- Grant Laura Bardeau the maximum HSF amount

- Make the HSF policy public

- End discrimination against parents and disabled people

Update: Laura Bardeau Still Waiting on HSF, Councillor Pasternak Tries to Cover Up Inadequate and Discriminatory Policy

Thank you to everyone who responded to OCAP's call/write campaign yesterday to demand that the City release the Housing Stabilization Fund (HSF) amount that Laura Bardeau, a single mum on ODSP, and her two disabled kids are entitled to. Within a day city politicians and bureaucrats, namely Mayor John Tory, Councillor James Pasternak, and Toronto Employment and Social Services General Manager, Patricia Walcott received many emails and phone calls demanding justice for Laura and her kids.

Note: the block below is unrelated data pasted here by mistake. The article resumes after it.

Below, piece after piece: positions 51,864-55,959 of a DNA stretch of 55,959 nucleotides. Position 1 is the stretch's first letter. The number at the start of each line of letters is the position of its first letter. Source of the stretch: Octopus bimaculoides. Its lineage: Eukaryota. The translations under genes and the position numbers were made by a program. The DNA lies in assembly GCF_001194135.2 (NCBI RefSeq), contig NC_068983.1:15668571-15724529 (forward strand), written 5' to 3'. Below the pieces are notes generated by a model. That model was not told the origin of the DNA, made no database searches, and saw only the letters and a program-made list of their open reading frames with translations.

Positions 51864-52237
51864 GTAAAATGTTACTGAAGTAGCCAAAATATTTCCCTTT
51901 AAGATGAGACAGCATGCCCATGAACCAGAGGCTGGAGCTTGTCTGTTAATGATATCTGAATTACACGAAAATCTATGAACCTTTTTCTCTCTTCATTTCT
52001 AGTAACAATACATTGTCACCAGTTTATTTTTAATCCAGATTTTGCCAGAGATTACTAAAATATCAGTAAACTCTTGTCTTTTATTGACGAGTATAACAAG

You have helped make this an issue they need to deal with, and we now need to make sure we use the momentum to ensure a victory for Laura and justice for all families applying for HSF.

Talking About Social Justice: OCAP Speaking Series - June 16


NEW SUMMER LOCATION

3rd Thursday of every month
6:00PM
40 Oak St. (East of Parliament, South of Gerrard)



Free Event with: Dinner, Childcare, Wheelchair Access, Tokens





Click here for audio from May 19th, 'Organizing and Disruption' with Chanteal-lee Winchester and John Clarke

July 21st - Colonialism
Speakers: Sigrid Kneve and Ruth Koleszar-Green

- What is colonialism?
- What is does colonialism look like in our neighbourhood?
- How can we decolonize?

Please take 5 Minutes on Monday June 6 to Help a Family Get Beds and Furniture!

Phone/Email/Tweet Action

Laura Bardeau and her two young sons all have disabilities and are living on social assistance. After a long struggle with bed bugs, they had to get rid of all of their furniture